Five-minute memoir: Philip Hoare recalls being catapulted into a world of punk and rebellion

'I was about to be admitted to a place out of my dreams and nightmares'

The boy in the queue for the Roxy Club asked someone for a light. He wore a black leather jacket and had blond spiky hair. His voice was a New York drawl – all the more remarkable for the fact that we were standing in a wet, dreary winter street in the blasted, semi-derelict streets of Covent Garden, a Suffragette City by one remove. He probably came from a London suburb not dissimilar to my own in Southampton, but he was the very embodiment of what I wanted to be. A sunken-cheeked London Lou Reed, wreathed in the acrid air of decadence.

I was wearing a pink mohair jumper I'd found at a jumble sale – the source of my fashion statements now for two or three years, product of another, entirely different nocturnal queue, outside a scout hut or school hall, to rummage among the sharp-elbows of smelly old women and pull out some period treasure from under the pile of cast-offs. The jumper was embellished with little rubber monsters which I'd safety-pinned to the wool. I hoped the effect was suitably surreal. My jeans were skinny – itself a statement of rebellion against the flapping Oxford bags I had so recently sported. Everything was tightened and tapered and taken in. I was ready, after all the rehearsals, after all those different costume changes I'd already undertaken in my short teenage life to date, for my debut: my first real-life nightclub.

My social life until then had been comprised of illicit visits to local pubs with my best friend Peter, dressed up in the satin cast-offs of early glam. My nearest point of contact with nightclubs was an imported American magazine called Rock Scene, which published paparazzi-style photos of Davids Bowie and Johansen spilling out of CBGBs in satin and tat. It was an ambisexual other world to which I aspired yet knew I would never attain. I'd seen a glimpse of it earlier that year, when I witnessed Bowie on his Station to Station tour in Earl's Court, a Berlin cabaret singer lit by white fluorescent lights and morphed through some future dystopia. But here in blackened 1970s London, in a city I feared and loved, a blacked-out place of strikes and disarray, I was about to be admitted to a place out of my dreams and nightmares, a place from which I might never escape, nor ever want to, either.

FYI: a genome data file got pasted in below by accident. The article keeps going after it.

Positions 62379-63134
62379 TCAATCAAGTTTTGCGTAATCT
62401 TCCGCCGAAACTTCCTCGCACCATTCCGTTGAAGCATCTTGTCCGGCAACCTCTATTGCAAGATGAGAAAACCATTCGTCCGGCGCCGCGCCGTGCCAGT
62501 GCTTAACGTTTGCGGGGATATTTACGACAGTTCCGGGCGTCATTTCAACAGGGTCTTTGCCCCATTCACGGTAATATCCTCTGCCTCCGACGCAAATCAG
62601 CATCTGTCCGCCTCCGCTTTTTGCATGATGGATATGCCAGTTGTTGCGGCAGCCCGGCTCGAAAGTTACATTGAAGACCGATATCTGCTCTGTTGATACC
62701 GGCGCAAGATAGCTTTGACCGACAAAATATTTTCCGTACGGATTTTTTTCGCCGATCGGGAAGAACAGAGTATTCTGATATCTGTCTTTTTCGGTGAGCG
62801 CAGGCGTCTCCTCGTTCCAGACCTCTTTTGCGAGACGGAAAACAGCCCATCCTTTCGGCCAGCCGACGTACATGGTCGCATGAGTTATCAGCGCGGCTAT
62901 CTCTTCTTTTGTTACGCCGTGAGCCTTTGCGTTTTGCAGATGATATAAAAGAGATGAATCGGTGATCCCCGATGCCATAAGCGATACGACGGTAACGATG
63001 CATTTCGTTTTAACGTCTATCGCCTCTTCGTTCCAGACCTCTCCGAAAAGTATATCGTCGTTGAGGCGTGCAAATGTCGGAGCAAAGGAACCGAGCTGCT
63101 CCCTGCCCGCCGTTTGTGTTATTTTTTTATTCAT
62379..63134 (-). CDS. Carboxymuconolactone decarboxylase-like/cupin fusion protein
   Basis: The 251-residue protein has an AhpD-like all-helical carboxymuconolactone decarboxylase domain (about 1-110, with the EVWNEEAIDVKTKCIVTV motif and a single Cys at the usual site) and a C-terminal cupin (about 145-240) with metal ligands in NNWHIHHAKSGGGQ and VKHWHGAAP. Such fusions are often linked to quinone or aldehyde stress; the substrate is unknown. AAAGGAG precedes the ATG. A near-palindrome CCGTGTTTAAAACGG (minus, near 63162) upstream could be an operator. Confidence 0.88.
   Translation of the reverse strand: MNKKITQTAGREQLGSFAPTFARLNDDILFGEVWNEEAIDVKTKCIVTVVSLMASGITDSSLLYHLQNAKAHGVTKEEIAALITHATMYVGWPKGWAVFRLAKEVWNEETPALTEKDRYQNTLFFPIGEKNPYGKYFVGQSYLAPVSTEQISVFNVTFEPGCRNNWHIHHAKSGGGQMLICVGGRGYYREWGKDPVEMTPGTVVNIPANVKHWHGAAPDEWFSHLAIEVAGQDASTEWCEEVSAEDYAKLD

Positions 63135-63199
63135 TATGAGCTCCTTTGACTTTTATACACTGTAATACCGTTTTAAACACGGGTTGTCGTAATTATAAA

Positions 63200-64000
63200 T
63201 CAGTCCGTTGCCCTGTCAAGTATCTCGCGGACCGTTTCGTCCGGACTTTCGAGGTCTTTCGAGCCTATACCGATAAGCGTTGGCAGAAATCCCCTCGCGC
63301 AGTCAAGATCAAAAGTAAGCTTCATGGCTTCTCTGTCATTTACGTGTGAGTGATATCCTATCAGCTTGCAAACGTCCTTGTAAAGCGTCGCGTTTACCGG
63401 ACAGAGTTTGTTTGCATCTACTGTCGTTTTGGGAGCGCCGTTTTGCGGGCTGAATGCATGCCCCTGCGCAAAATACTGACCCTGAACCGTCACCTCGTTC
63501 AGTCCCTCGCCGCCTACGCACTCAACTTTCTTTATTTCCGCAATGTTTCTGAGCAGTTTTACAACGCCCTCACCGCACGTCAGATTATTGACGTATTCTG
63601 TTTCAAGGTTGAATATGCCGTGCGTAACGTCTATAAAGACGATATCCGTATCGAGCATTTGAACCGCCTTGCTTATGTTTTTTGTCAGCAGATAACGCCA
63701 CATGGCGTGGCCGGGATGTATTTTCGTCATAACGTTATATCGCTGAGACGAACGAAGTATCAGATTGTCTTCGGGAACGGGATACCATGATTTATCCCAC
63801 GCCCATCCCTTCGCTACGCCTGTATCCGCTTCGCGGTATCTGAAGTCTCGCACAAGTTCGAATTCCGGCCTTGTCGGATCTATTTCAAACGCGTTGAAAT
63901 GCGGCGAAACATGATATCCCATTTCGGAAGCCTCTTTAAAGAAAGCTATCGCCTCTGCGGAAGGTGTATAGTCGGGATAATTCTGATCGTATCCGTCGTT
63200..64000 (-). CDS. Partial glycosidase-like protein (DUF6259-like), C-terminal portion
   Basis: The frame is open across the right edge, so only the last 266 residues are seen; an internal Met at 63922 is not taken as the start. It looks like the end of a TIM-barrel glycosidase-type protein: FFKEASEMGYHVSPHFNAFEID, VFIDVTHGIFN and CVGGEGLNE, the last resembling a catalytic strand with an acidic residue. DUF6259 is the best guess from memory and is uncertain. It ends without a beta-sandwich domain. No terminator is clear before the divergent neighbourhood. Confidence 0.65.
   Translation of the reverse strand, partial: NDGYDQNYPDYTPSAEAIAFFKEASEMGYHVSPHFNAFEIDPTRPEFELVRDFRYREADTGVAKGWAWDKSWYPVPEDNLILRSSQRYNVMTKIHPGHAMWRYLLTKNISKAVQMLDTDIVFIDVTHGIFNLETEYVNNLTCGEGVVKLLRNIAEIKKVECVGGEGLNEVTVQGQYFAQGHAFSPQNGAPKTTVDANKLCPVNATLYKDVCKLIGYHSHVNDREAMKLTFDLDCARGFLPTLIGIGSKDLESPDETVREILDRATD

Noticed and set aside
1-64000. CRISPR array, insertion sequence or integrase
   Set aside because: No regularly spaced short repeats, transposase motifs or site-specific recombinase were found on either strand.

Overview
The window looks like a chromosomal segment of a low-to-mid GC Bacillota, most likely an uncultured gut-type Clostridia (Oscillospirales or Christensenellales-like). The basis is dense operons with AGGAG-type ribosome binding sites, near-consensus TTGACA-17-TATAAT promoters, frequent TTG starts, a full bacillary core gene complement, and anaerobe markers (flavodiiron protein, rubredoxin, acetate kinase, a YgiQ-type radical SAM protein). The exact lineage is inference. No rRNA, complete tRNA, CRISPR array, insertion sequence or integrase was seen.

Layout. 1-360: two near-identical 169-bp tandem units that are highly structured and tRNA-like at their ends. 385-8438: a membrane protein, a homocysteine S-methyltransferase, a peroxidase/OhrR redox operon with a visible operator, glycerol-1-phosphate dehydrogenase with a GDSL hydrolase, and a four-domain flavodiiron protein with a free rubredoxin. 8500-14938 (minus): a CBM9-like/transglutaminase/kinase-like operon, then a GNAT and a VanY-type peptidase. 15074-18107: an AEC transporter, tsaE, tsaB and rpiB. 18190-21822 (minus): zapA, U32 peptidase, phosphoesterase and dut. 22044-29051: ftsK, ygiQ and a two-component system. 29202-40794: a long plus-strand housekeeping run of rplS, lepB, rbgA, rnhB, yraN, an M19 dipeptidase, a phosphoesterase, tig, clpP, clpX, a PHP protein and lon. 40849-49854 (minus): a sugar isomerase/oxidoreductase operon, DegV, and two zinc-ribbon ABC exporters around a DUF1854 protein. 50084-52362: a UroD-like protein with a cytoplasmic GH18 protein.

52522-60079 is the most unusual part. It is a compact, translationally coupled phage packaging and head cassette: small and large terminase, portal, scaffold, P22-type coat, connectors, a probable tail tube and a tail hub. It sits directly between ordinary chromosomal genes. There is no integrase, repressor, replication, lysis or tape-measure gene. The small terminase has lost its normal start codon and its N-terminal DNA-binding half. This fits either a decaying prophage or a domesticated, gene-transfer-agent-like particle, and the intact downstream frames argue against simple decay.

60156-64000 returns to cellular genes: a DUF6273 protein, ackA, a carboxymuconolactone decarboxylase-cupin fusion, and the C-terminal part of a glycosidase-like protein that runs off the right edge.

I paid my money at the box office-like window, fearful I might yet be rejected at this gate as unfit to enter the den beyond. The walls were painted black; a narrow corridor led to the stairs that descended to the basement below. No going back now. Indeed the physical crush of bodies – young bodies, dressed like me or much better or even worse – meant retreat was impossible. We were like eels in an eel-trap.

Downstairs was utter mayhem. A heaving mass of those same bodies, pressed even tighter together here, unholy worshippers to the electric crackle and roar that reared out of man-sized speakers. The sound itself was the place. To indiscriminating ears it was one long blur of buzz-saw racket, more feedback from a black hole than music. To me it was the sound of insurrection. The Vibrators were onstage, or were soon about to be, their lanky frontman in white plastic sunglasses, taken-in jeans and platform boots. There was barely any delineation between the tiny stage on which they were performing and the crowd which reacted as one to the noise they were making. That barrier had been breached. For me, the glamour was intensified, rather than destroyed, by that removal.

I went back, week after week. I was at college in an outer London suburb – where I might as well have been translated from one place of confinement to another, from my home to another version of home, for all that it was so lonely. Now I'd found a new home, via the slam-door train into the city, the dark walk over the river, and the forbidding warren of streets that lay beyond. It was my real education. Rather than volumes on 18th-century naval warfare, Sniffin' Glue became my preferred reading.

I saw The Jam and The Damned again and again, and in that scuffed corridor my way was once blocked by a sneering Johnny Rotten, demigod of the new order. I jumped onstage to shout into the microphone, brandishing a water pistol. My hair was cropped short, and coloured with the same red dye my mother used, bought in cheap silver foil sachets from Boots. My transformation had begun in earnest. I was used to hearing music in my box bedroom through the single speaker of a cassette recorder, and dressing up in the mirror. Now the volume had been turned up, and any sense of responsibility overturned. No going back now.